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Re: [bolger] More Mast Alternatives

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  • hwal@aol.com
    In a message dated 8/2/2000 8:33:08 AM Eastern Daylight Time, marka@online-pro.com writes:
    Message 1 of 6 , Aug 2, 2000
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      In a message dated 8/2/2000 8:33:08 AM Eastern Daylight Time,
      marka@... writes:

      << Looking at Sam Rabl's old 'Boatbuilding in Your Own Back
      Yard' got me thinking that, in the same way plywood is
      partly an alternative to scarce, great timber for planking, it
      might again do the same for hollow, wooden masts. >>

      I have a borrowed copy of this same book - and remember seeing the section on
      plywood masts - and at the time I wondered if this was for real! It hardly
      seems like it would strong enough. Wow - what a great idea - if it works. I
      mean - if it's in a book it has to work right? Steve Anderson ( the notorious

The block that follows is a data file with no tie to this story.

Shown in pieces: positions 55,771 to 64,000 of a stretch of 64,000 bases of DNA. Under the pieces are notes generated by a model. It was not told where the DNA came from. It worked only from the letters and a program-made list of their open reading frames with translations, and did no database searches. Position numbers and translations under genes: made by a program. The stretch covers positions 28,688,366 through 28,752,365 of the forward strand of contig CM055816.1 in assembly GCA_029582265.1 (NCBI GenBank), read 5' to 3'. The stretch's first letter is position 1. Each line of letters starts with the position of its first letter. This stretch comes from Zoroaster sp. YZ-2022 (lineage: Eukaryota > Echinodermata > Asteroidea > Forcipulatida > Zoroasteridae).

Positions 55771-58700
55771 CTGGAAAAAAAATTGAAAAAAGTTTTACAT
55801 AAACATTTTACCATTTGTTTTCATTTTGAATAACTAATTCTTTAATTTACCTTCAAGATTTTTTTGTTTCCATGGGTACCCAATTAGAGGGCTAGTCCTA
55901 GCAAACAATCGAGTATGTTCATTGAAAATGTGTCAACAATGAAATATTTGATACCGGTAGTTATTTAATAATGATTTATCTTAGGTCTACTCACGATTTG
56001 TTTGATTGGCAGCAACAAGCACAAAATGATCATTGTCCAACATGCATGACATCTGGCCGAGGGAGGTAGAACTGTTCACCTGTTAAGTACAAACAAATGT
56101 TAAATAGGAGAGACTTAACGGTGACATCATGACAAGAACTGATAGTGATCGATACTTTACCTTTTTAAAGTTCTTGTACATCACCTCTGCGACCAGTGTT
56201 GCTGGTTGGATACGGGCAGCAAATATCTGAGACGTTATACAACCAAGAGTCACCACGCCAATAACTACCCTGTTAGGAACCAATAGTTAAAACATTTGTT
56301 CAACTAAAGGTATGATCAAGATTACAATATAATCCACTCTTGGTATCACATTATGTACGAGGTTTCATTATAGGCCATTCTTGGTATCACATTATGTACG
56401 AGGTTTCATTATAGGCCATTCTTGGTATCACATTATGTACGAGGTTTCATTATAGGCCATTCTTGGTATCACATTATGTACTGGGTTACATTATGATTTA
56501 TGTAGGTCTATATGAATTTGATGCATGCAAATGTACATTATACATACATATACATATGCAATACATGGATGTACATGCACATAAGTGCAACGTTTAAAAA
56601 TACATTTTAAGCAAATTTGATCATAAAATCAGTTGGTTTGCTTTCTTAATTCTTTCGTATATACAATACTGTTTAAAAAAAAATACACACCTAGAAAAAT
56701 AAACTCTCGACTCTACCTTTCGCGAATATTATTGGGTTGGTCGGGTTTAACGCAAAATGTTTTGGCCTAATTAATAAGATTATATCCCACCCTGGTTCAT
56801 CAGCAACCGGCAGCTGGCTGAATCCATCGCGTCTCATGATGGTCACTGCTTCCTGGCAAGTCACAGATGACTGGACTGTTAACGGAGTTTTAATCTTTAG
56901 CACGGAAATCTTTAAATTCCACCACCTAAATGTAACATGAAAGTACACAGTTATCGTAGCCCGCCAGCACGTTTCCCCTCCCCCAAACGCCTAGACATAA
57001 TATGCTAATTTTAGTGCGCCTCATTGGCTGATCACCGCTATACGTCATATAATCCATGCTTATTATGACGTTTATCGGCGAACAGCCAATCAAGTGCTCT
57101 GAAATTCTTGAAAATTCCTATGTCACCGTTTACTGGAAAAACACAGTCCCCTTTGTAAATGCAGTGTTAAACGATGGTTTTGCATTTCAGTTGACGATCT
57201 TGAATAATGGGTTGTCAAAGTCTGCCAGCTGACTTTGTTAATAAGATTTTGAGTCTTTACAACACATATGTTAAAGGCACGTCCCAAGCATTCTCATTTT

MJ Landroval)
    • Jim Goeckermann
      Regarding mast alternatives, thought the source eludes me, I recall seeing an aluminum tube reinforced by a wooden X that was driven down the center. If you
      Message 2 of 6 , Aug 2, 2000
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        Regarding mast alternatives, thought the source eludes me, I recall seeing
        an aluminum tube reinforced by a wooden "X" that was driven down the
        center. If you have access to aluminum tubuing this sure merits
        considering. Anyone else recall where on the net this was detailed?
        Jim
      • Mark Albanese
        Sam Rabl was very esteemed, a Bolger of his day. The plywood spars in his book all have shrouds, hence the plug to help one stand alone. Not even an amateur
        Message 3 of 6 , Aug 2, 2000
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          Sam Rabl was very esteemed, a Bolger of his day. The plywood
          spars in his book all have shrouds, hence the plug to help
          one stand alone.

          Not even an amateur scientist, I can only ask:
          Isn't plywood strong enough to replace a plank twice its
          thickness? Isn't there more strength in the size and shape
          of a section than in the mass of material involved?

          Wood inserts for aluminum tubes are seen in Stevensen designs.

          Mark

          hwal@... wrote:
          >